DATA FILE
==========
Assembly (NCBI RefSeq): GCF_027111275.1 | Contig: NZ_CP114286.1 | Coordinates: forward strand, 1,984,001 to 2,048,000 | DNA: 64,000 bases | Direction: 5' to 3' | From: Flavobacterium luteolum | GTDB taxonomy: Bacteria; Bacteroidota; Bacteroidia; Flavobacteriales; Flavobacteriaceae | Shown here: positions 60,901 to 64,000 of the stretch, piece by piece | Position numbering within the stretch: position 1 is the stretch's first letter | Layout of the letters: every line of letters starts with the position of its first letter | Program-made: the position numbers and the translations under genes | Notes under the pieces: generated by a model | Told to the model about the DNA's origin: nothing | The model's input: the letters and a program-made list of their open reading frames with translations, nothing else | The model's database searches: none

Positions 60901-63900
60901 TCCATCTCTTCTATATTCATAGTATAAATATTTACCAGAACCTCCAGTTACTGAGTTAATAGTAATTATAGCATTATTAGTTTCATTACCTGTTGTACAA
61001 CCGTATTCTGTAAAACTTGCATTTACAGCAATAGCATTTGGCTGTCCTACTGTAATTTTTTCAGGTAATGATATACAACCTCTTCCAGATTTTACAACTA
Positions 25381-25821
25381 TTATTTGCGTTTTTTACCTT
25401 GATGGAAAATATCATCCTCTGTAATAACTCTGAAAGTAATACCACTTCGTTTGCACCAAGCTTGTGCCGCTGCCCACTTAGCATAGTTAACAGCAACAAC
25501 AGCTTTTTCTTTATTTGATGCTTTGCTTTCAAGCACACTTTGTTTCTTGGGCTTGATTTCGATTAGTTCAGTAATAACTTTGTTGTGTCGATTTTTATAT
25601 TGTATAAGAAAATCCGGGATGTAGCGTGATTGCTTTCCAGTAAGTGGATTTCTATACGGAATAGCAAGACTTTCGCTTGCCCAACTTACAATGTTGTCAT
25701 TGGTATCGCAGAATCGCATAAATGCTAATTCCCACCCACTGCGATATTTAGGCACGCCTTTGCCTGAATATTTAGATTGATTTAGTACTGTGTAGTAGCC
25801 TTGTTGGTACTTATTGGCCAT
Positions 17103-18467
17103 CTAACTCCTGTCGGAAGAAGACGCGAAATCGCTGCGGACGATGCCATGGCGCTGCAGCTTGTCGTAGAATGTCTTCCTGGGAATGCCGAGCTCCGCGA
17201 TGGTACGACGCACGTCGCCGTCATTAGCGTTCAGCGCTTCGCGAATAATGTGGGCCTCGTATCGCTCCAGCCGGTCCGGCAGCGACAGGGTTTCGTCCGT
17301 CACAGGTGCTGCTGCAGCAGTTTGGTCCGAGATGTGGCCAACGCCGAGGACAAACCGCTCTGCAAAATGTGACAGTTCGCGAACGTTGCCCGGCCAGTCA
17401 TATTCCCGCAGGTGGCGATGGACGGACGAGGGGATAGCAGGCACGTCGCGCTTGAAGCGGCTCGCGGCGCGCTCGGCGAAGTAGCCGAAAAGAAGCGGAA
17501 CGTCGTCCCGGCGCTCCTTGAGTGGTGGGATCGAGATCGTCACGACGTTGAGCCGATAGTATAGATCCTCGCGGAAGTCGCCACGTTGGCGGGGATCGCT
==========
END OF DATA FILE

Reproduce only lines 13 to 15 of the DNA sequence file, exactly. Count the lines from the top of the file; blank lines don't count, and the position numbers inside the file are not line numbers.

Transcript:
17103 CTAACTCCTGTCGGAAGAAGACGCGAAATCGCTGCGGACGATGCCATGGCGCTGCAGCTTGTCGTAGAATGTCTTCCTGGGAATGCCGAGCTCCGCGA
17201 TGGTACGACGCACGTCGCCGTCATTAGCGTTCAGCGCTTCGCGAATAATGTGGGCCTCGTATCGCTCCAGCCGGTCCGGCAGCGACAGGGTTTCGTCCGT
17301 CACAGGTGCTGCTGCAGCAGTTTGGTCCGAGATGTGGCCAACGCCGAGGACAAACCGCTCTGCAAAATGTGACAGTTCGCGAACGTTGCCCGGCCAGTCA